Take a letter

Contrary to all predictions, the humble letter has survived the onslaught of the digital age. But better than that, it’s even enjoying a renaissance. Despite the fact that we are all using phones, faxes and e-mails more than ever, and that the number of communications we make is doubling every couple of years, the letter still reigns supreme.

“Most of us place huge value on receiving cards or letters,” says Mike Hoban, senior marketing manager of WH Smith – a company which has gone back to its roots and rediscovered its role as stationer to the nation. Its freshly aired new corporate identity is intended to reinforce the message.

The retail stationery market stands at around 1.5bn with cards taking up a slice of some 700m. Hoban says that we are willing to hand over more of our hard-earned cash for something really distinctive. “Lots of stationery manufacturers have concentrated on cost-cutting, but they’ve got the market wrong. People think of stationery as a means of expression and they’ll pay the extra to find something that’s just right – hand-made cards, for example.”

Hoban adds that while letter paper continues to show strong sales, cards have shown significant growth, especially where people can find just the right image to communicate their message. They might not write very much inside, but they know what they want to say and can do that concisely with the right image. It is considered so much more personal and meaningful than a phonecall.”

The growth in interest in distinctive stationery has also been detected by designers including Michael Fraser of Edinburgh-based EH6. “A number of our clients are prepared to be much more experimental than in the past – for example, people want sets of stationery that perform all sorts of tasks – cards, compliment slips and returns notes, as well as the standard letterhead. They’re also interested in really quite bold designs – there is a strong awareness of the power of good stationery in business communication and marketing,” he says.

One of EH6’s most unusual jobs of the year was for mobile hairdresser Louise Harrison. “This was a great project with lots of opportunity for wit. You don’t usually come across distinctive stationery for hairdressers, but Louise wanted something memorable with cards she could hand out. For an investment of just a couple of hundred quid she now has her own marketing pack,” says Fraser.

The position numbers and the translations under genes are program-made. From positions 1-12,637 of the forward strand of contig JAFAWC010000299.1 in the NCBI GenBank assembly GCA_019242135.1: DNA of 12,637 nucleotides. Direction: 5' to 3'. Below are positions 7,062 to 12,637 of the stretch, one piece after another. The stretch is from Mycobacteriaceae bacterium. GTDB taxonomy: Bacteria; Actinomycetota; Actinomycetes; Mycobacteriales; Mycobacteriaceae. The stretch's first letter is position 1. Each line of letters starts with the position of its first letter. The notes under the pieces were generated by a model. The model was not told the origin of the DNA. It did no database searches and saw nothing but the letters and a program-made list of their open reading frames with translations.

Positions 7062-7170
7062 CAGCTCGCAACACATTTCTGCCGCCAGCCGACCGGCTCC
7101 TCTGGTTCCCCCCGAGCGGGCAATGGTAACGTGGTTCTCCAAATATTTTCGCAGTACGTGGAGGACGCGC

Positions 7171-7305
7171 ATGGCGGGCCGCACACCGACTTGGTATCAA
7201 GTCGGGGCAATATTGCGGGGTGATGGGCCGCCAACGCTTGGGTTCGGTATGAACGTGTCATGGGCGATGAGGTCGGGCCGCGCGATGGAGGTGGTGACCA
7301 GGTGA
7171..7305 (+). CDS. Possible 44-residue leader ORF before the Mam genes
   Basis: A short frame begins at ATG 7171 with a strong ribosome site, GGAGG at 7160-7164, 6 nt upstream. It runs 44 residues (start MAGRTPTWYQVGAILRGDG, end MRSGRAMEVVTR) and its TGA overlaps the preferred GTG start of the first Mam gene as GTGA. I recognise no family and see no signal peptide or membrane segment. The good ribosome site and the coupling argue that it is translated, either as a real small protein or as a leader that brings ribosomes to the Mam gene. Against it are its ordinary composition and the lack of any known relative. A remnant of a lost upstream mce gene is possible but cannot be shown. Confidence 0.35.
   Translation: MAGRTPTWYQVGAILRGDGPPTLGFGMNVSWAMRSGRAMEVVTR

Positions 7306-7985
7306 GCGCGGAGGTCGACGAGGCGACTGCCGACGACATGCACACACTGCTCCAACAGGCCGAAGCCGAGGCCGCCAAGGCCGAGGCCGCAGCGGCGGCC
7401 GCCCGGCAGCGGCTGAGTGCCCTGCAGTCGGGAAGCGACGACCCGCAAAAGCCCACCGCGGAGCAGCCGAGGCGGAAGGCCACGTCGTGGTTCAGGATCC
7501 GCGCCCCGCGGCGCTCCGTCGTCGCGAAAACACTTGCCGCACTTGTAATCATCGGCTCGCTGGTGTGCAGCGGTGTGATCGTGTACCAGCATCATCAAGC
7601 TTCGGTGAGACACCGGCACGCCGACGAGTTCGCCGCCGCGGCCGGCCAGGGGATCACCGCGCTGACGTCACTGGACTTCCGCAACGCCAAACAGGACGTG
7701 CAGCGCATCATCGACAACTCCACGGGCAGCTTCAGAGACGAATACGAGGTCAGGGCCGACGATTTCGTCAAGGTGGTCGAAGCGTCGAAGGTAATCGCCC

This strategic upfront investment is good news for printers too. Stationery-producing specialist David Pertwee of London-based Baddeley Brothers has seen the flow of work increase, especially in stationery requiring added-value finishing details such as embossing, die cutting and foil blocking. “We have found our order books extremely busy this year and the trend is clearly towards better quality. Since businesses are becoming more sophisticated and competitive and better at targeting their potential clients, they want to make sure their message sticks and one of the best ways of achieving that is through stationery. People know that if they want really good quality it costs more, but they are prepared to pay for it,” he says.

Baddeley Brothers has contributed to one of this year’s most elegant and exquisitely produced specialist publications. Called Images of Engraving, it has been designed by O’Reilly Richardson and published by the British Engraved Stationery Association on gorgeous Rives Tradition paper supplied by Arjo Wiggins.

Filled with beautiful examples of a whole range of engraving and embossing techniques, it’s a stunning advertisement for these traditional stationery skills.

The papermakers have seen steady growth in the demand for business papers and sales now top around 40 000 tonnes per annum. The trend is away from watermarked sheets, but still thick soft cottons mean superior quality. However, for anyone who has to send out huge mailings the new technology papers – guaranteed for use with ink jets and laser printers, are preferred.

And, the new stationery stocks have been flooding on to the market. MoDo Merchants now offers an enhanced colour range in the classy Svecia papers from ultra white to jet black. Italian papermaker Fedrigoni has launched the premium, smooth-finish Splendorgel and the intriguing Sirio Stardust – a heavyweight paper scattered with metallic glitter. And, finally, the recycled paper merchant Paperback has just launched its latest catalogue of recycled and environment-friendly stationery products which contains details of new products, including Context letterhead paper, the chunky, textured new Special Edition papers and Evercolour copier paper which is available in a choice of ten shades.

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